- I am not sure why he thinks that people are under the illusion that the lime pit will be situated on Eden Road. To the majority it is clear that it will be in land zoned for conservation on the Nullaki peninsula.
- The access route will be sealed at his cost but there are many local residents that would prefer not to see close to 200 trees removed to do the upgrades needed along these narrow gravel roads. We all know that vehicles travelling on gravel roads generate dust. The SAT conditions do not require an upgrade to bitumen until the second year of excavations.
- The SAT conditions which I am sure the proponent is familiar with also state 14 laden trucks a day. Surely un-laden trucks will be returning for a refill! That is a total of 28 trucks a day. The SAT conditions also allow trucks on a Saturday. That is six days a week not five.
- The locals already enjoy a quiet road even though it is not sealed. If we can hear the swell from our property on Eden Road I am sure we will hear the excavations. Noise will be generated along the haulage route by the trucks. These will pass in some cases less than 50m from people houses
- I am sure Mr Robertson is aware that 92% of the submissions when the proposal was put out for public comment were opposing the mine, many of them because of the disruption to people’s quiet lifestyles.
- I doubt many of the residents living along the haulage route will be congratulating Mr Robertson. The reverse is probably more accurate!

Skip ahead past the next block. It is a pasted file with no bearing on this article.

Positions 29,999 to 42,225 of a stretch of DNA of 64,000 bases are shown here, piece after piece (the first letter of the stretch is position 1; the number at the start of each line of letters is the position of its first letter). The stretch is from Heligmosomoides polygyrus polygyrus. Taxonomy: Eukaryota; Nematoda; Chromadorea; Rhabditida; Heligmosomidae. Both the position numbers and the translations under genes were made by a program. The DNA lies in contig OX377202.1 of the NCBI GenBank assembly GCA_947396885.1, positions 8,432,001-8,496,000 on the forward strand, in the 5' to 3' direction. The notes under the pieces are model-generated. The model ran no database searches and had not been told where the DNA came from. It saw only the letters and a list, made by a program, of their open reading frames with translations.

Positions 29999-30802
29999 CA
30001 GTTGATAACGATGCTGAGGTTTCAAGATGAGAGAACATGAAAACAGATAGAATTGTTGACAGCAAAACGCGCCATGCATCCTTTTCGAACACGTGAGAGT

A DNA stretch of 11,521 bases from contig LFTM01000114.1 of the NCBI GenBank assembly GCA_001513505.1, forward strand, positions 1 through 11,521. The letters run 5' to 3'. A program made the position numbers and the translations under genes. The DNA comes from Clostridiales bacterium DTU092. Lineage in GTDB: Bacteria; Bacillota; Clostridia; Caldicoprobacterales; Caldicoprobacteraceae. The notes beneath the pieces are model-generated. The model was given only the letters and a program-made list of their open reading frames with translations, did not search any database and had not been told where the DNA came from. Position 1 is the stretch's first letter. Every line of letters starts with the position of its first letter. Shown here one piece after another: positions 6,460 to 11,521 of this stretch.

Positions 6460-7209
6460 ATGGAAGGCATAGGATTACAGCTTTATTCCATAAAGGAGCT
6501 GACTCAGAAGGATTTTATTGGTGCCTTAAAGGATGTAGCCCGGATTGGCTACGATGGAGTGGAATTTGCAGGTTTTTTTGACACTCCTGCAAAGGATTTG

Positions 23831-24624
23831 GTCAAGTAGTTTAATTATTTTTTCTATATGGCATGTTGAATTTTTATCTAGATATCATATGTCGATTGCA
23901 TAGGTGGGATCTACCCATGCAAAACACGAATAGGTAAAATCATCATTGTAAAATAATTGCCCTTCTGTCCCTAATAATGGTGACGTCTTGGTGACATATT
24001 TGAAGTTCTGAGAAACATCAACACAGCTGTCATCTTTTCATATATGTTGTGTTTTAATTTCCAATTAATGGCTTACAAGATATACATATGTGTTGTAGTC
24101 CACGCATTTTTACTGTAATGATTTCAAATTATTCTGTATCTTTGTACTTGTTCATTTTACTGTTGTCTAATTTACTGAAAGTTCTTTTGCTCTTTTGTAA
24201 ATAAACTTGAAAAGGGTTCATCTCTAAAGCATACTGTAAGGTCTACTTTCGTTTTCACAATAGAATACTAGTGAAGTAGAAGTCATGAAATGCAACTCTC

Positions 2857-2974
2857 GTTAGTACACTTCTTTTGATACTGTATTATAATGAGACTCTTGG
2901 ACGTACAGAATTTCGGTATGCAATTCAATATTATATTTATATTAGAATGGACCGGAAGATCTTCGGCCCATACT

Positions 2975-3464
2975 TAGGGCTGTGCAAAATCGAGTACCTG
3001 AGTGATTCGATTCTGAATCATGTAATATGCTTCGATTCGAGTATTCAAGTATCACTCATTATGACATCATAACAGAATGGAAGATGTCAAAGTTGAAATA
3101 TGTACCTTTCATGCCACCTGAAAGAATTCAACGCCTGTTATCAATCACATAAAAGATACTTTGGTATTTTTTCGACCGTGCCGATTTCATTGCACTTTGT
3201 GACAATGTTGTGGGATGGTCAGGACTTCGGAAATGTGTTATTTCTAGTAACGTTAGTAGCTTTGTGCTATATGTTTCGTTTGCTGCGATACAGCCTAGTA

- Another inaccuracy on the proponent’s behalf is the map in his proposal submitted to the City of Albany showing the surrounding land use. The route of the Bibbulmen Track shown on the map is inaccurate. The realignment of the Lee Road through the public reserve as proposed to SAT will actually cross the Bibbulmen Track and will pass close to the hut, which was also not included on the map. It is also likely that the stock pile area will be seen from the Bibbulmen Track. Walkers on the Biibulmen Track are often hoping for a wilderness experience. Will this be possible with mine haulage trucks passing by?
- In a previous letter the proponent states that the proposal to develop the final 11 lots was rejected by WAPC. So why does the proponent keep referring to the impacts form developing lots that have not as yet been approved?
Well that deals with all of those inaccuracies. We do believe in clarity!
In addition, a big thank you to those who supported the Nullaki Community Action Group’s awareness/ music event held at the Young’s Siding hall last Sunday. We were overwhelmed by the number of people that attended making the night a real success. Your support is really valued by the community.
Angela and Andrew Dickinson, informed active members of the Nullaki Community Action Group
Posts From Angela And Andrew
letter to minister